One of the biggest barriers facing ed-tech companies trying to integrate their products into schools is also one of the most fundamental: If students don’t have basic access to devices, K-12 companies’ ambitions are likely to run aground.
A recent survey by the Consortium for School Networking reveals a landscape that is improving, in terms of the number of devices in schools–despite continued worries about equitable access to fast and reliable internet connectivity for all students.
The organization’s latest infrastructure survey of district tech officials found that 40 percent of respondents said their systems offer one device per student. Forty-three percent expect to reach that threshold within three years:
That’s a fairly big jump from CoSN’s survey in 2014, when just 23 percent of district respondents said they had achieved 1-to-1 computing capacity, and 35 percent envisioned reaching it within three years.
The survey did not ask district officials which types of devices students were using, but rather the number of devices on their networks, said Keith Krueger, CoSN’s executive director. So those devices could have included student-owned mobile devices.
But Krueger said he suspects the devices being used are primarily district-provided tools–most likely various kinds of laptops, Chromebooks, tablets, iPads, as well as desktops.
Some districts have even bigger tech footprints. Eighteen percent in the 2017 survey said they have two devices per student, and 30 percent said they hope to get there in three years. In 2014, a slightly lower number, 14 percent, said met that standard, and 35 percent indicated they wanted to get there in three years.
Another finding from the survey: student access to “non-shared” devices, such as through “bring your own device” programs, has risen significantly.
For the first time in CoSN’s survey, more than half of respondents said that 100 percent of their district’s students have access to non-shared devices in a majority of middle and high schools. That’s a sign that BYOD efforts have most likely taken hold, the organization says. It’s also a fairly big shift from the past year, when 36 percent of middle schools and 38 percent of high schools had 100 percent of their students with access to non-shared devices.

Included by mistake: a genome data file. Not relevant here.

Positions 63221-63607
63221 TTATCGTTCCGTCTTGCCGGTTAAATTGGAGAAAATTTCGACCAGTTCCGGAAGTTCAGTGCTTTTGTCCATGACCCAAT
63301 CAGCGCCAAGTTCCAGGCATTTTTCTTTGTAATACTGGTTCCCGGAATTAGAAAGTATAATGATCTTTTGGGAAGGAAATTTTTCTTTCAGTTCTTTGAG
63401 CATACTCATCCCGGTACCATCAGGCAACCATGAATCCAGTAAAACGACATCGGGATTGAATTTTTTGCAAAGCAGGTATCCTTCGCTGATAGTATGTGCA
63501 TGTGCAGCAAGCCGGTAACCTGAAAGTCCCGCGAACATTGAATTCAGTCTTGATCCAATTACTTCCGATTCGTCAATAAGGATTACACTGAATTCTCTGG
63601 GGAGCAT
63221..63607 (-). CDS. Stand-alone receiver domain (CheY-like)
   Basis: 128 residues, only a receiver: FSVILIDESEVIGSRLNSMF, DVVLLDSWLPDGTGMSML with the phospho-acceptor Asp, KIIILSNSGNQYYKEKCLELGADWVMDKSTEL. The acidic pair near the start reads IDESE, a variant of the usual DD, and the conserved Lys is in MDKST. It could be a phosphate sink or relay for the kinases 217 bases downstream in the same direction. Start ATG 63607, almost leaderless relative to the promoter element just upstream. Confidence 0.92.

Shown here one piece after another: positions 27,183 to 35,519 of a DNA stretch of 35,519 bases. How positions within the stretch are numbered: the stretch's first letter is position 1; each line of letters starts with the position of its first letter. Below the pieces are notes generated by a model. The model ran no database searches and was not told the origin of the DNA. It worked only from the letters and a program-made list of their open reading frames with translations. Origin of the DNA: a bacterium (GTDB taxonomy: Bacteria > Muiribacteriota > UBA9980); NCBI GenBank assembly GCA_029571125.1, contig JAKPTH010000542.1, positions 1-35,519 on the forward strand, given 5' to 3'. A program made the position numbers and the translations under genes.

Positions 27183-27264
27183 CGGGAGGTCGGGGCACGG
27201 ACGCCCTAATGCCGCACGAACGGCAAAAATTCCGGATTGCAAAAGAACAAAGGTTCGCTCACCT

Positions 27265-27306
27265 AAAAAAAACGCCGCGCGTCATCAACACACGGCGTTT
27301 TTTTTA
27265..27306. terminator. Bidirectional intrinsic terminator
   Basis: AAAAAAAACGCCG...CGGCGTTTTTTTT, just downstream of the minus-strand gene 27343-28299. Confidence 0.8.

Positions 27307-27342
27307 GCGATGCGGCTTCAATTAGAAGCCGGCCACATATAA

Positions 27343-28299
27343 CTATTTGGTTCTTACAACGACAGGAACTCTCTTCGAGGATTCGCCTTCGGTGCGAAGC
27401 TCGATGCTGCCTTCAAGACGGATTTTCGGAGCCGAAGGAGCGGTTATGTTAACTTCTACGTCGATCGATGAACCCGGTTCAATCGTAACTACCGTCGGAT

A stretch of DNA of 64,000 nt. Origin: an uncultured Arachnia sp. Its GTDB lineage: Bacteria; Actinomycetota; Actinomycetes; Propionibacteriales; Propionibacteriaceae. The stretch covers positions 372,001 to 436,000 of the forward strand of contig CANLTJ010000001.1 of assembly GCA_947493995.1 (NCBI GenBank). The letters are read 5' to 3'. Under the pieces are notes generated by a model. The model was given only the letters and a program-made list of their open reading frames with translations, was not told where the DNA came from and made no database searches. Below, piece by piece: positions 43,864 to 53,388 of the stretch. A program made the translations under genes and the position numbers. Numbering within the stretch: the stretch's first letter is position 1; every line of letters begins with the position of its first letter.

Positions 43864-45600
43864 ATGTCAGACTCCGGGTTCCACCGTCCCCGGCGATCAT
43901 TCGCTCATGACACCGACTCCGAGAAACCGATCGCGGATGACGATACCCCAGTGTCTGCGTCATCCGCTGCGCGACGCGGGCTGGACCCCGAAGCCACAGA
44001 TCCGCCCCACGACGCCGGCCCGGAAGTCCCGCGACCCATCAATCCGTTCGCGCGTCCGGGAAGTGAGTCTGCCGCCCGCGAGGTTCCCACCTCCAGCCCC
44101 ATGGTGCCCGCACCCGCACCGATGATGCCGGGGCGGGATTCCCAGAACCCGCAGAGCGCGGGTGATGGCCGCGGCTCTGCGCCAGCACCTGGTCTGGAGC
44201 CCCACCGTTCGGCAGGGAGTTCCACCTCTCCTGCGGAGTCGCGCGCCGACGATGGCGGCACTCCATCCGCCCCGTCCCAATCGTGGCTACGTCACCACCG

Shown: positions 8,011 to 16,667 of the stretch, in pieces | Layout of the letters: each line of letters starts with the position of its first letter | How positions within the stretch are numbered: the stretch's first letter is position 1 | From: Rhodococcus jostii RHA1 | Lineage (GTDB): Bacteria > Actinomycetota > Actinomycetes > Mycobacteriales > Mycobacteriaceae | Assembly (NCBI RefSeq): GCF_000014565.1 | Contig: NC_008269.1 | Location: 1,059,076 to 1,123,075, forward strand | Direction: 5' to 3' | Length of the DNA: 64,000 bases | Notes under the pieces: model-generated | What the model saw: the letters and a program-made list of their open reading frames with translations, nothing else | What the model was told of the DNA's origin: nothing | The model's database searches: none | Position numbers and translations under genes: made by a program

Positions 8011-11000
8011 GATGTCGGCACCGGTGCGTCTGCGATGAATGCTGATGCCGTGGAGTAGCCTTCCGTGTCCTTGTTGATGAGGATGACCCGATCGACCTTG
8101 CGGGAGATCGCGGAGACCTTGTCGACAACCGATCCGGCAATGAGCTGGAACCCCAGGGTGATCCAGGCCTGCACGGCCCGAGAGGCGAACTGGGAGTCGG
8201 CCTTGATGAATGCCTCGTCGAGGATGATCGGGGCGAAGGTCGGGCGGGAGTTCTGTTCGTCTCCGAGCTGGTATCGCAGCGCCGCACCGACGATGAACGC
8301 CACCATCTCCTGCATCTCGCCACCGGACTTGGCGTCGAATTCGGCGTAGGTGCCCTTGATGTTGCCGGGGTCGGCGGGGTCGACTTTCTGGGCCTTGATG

“Many districts are saying their goal is to get to a goal of 1-to-1, or a similar environment,” Krueger said in an interview. “We’re seeing progress toward that.”
Access to High-Speed Internet Rises as Tech Costs Fall
The biggest challenge for K-12 systems today–and one that many ed-tech advocacy groups are focused on–is making sure they have the WiFi networks to support their devices, the CoSN official added.
Despite evidence that overall connectivity is increasing, there are still far too many inequities between districts that have the tech infrastructure they need, and those that don’t.
Access to high-speed internet has risen and costs have fallen dramatically over the past few years, gains that some attribute to changes to the federal E-rate program, state-led efforts to improve broadband access, and other measures:
It’s worth noting that an overwhelming majority of CoSN survey respondents–86 percent–say they are either very or somewhat confident that their wireless networks have the ability to handle 1-to-1 technology environments. That’s 5 percent more than the previous year, and twice as high a percentage as it was in a 2013 survey.
Some prevailing inequities, however, come through in the CoSN data, particularly as it relates to the so-called “homework gap,” or the inability of students to get online away from school because they lack devices or connectivity.
The survey finds limited progress in that area. Only about 10 percent of district officials said that all of their students have access to non-shared devices at home, a number that hasn’t moved in three years.